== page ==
Studies in Angelology

On My Right Michael, On My Left Gabriel: Angels in Ancient Jewish Culture

Forthcoming with the University of California Press in the Spring of 2021!

Angelic beings can be found throughout the Hebrew Bible, and by late antiquity, the archangels Michael and Gabriel were as familiar as the patriarchs and matriarchs, guardian angels were as present as one’s shadow, and praise of the seraphim was as sacred as the Shema prayer.

In this book I recover once commonplace beliefs and demonstrate that angels were foundational to ancient Judaism. Ancient Jewish practice centered on humans’ complex relationships with these invisible beings who acted as their intermediaries, role-models, and guardians. Bringing non-canonical sources into view—incantation bowls, amulets, mystical texts, and liturgical poetry—I show that when ancient men and women sought access to divine aid, they turned not to their rabbis, nor to God alone, but often to the angels. On My Right Michael, On My Left Gabriel allows these overlooked stories, interactions, and rituals to take center stage, offering a new entry point to the history of Judaism and the wider ancient Mediterranean and Near Eastern world in which it flourished.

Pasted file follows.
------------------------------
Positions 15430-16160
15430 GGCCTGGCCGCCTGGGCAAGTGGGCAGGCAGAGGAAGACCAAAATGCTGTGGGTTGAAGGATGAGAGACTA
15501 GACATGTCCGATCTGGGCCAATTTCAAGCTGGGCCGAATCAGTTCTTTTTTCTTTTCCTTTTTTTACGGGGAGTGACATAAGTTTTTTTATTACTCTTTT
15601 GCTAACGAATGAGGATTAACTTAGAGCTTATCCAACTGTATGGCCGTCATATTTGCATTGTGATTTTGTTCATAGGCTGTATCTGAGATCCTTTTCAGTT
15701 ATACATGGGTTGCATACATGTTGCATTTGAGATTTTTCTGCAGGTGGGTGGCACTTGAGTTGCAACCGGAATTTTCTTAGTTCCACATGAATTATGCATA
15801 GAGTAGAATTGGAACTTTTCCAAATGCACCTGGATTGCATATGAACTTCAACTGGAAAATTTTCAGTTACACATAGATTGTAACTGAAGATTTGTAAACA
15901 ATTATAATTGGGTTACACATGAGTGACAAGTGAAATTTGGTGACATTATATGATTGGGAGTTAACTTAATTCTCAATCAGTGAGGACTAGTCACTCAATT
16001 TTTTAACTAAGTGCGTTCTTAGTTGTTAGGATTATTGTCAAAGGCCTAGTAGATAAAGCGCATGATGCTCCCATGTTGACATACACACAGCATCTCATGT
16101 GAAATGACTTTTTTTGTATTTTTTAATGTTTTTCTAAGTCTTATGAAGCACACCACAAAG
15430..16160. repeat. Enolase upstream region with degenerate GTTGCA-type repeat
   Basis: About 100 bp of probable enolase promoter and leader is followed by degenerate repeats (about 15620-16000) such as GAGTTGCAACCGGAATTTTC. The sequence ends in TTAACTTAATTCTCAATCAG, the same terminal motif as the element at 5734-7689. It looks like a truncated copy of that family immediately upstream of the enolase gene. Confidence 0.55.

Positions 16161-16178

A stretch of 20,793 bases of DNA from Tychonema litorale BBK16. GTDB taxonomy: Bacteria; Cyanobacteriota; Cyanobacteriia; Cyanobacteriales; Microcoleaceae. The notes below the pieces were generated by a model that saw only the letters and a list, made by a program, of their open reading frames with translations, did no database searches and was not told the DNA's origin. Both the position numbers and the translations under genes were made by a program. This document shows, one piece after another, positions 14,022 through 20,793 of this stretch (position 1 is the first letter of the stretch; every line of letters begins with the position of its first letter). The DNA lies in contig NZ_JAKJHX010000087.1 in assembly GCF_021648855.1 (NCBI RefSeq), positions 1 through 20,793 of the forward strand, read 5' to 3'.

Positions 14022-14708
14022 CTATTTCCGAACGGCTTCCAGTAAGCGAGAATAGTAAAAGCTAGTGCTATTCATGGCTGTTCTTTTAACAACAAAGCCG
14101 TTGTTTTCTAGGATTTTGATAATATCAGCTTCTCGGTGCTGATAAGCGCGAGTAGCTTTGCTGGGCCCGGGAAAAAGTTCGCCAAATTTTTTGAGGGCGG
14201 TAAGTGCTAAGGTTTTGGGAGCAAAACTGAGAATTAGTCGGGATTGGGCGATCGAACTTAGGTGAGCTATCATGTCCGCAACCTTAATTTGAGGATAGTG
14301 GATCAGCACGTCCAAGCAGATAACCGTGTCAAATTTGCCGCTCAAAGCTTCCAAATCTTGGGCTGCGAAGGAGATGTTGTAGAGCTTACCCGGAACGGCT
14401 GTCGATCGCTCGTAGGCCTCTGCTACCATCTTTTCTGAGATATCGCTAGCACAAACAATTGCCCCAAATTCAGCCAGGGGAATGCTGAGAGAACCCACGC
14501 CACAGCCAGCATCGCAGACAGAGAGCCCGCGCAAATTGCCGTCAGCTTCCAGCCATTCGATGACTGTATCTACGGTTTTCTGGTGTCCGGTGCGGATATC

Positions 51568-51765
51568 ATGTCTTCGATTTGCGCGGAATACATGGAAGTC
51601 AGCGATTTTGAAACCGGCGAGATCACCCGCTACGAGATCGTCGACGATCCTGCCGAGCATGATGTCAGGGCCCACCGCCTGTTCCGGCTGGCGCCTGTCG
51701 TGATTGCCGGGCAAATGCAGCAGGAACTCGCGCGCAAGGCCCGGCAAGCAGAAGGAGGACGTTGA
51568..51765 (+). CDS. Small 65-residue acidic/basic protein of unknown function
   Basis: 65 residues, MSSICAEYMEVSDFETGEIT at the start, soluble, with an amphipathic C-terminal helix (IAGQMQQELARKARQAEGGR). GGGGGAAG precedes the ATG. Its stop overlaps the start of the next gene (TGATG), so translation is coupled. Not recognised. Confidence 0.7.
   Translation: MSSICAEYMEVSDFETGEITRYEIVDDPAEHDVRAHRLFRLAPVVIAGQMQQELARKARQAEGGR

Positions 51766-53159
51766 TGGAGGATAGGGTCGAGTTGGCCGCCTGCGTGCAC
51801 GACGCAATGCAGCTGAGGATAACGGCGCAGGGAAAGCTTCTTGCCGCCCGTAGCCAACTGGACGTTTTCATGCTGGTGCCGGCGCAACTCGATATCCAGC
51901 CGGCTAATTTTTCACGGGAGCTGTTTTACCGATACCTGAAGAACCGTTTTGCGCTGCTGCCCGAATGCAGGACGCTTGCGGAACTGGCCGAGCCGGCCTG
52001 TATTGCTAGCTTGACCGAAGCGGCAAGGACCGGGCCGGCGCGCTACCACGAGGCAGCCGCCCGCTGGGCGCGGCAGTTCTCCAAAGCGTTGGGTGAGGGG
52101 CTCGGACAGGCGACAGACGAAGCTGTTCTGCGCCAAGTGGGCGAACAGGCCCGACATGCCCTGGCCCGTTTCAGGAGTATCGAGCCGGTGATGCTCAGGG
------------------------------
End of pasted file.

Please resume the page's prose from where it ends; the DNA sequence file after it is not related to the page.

From Hammat Tiberius Synagogue (5th century CE). Celestial beings in zodiac mosaics were commonly depicted in late antique synagogue floors.

Gender and the Angels in Late Antique Judaism

In a forthcoming article in Jewish Studies Quarterly, I share ancient Jewish conceptualizations of feminine angels. Scholars have tended to overlook or dismiss the possibility of feminine angelic beings in ancient Judaism, but close reading of texts reveals that gendered divine beings do not exceed the biblical source material, Hebrew linguistic possibilities, late ancient Jewish texts, or the Jewish imagination. Altogether, evidence in found in rabbinic literature, Yannai’s liturgical poetry, liturgical practices, ritual texts, and synagogue art demonstrate that feminine angels were conceivable by ancient Jews.

The Ezekiel panel from the Dura Europos Synagogue (third century CE). Note the butterfly-winged figures, modeled on Roman era Psyche, herself associated with resurrection.
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